- Keep duplicates of texts and handouts.
As you begin to distribute texts, materials and handouts early in the year, set aside a few of each for students who will transfer into your class later on. If you wish, prepare a few attractive shopping bags and put one of each item in each bag. Add a friendly welcome note and you’ll be all set to make a smooth transition when a child transfers into your class with little or no notice.
- Create a class website.
Such a website, which you can set up for free using Google, is an excellent way to keep kids accountable and to communicate with students and parents. Your website can include a calendar, where you post when assignments or forms are due and when tests are scheduled. This helps students who might otherwise forget or who were absent and need to make up work. You also can post homework assignments, progress reports on a unit of study, examples of well-done assignments and reminders about reviewing for exams. Encouraging students to visit the website regularly can also save you wear and tear and valuable classroom time with such routine reminders.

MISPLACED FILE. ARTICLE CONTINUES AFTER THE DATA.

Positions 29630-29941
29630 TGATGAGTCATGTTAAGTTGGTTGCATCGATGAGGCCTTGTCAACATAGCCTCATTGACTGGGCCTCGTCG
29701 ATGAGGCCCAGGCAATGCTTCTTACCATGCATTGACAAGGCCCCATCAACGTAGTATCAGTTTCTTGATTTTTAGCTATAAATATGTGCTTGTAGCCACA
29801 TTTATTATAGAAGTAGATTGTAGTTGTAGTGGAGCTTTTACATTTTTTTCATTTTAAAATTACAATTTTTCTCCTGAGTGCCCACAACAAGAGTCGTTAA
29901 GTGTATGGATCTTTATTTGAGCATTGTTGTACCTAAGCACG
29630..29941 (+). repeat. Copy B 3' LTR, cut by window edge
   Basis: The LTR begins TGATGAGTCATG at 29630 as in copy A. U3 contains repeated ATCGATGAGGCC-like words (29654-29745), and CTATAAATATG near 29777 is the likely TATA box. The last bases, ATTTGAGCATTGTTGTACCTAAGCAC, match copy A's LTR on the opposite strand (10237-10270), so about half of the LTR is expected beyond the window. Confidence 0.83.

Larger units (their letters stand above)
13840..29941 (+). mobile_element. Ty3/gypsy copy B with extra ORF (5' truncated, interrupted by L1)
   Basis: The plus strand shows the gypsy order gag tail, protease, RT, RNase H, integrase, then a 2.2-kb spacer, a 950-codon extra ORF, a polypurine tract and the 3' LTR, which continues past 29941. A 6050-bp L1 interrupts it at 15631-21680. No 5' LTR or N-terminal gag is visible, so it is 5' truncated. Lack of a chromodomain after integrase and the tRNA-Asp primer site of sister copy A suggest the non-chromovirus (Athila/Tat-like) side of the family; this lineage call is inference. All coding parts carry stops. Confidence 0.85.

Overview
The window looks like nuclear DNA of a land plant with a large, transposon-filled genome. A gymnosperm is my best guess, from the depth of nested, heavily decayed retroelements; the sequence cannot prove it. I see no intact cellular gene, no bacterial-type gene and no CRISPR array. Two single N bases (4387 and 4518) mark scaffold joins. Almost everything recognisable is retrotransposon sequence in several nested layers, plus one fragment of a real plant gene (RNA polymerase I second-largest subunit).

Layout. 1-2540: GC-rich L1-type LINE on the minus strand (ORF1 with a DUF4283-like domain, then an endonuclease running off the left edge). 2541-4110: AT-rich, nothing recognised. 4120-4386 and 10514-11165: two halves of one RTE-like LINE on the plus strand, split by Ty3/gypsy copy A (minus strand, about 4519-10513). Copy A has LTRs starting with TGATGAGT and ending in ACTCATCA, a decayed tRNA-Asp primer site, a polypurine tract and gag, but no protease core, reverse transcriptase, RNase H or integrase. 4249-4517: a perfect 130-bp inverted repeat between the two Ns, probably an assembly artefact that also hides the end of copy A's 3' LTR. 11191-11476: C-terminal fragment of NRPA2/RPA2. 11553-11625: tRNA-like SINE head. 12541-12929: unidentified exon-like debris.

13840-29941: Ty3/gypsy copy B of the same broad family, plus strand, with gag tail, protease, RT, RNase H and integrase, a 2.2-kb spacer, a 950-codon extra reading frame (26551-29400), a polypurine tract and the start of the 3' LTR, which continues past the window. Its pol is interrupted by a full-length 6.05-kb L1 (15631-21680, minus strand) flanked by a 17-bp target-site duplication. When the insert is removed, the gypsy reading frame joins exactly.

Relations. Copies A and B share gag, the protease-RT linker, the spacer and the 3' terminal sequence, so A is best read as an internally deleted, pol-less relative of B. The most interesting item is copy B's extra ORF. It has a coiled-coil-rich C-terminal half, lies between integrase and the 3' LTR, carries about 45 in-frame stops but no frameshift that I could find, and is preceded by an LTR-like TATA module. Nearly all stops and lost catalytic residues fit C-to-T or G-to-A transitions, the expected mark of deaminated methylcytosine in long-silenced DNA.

What is your favorite movie about a teacher?
Dead Poets Society
Stand and Deliver
Mr. Holland's Opus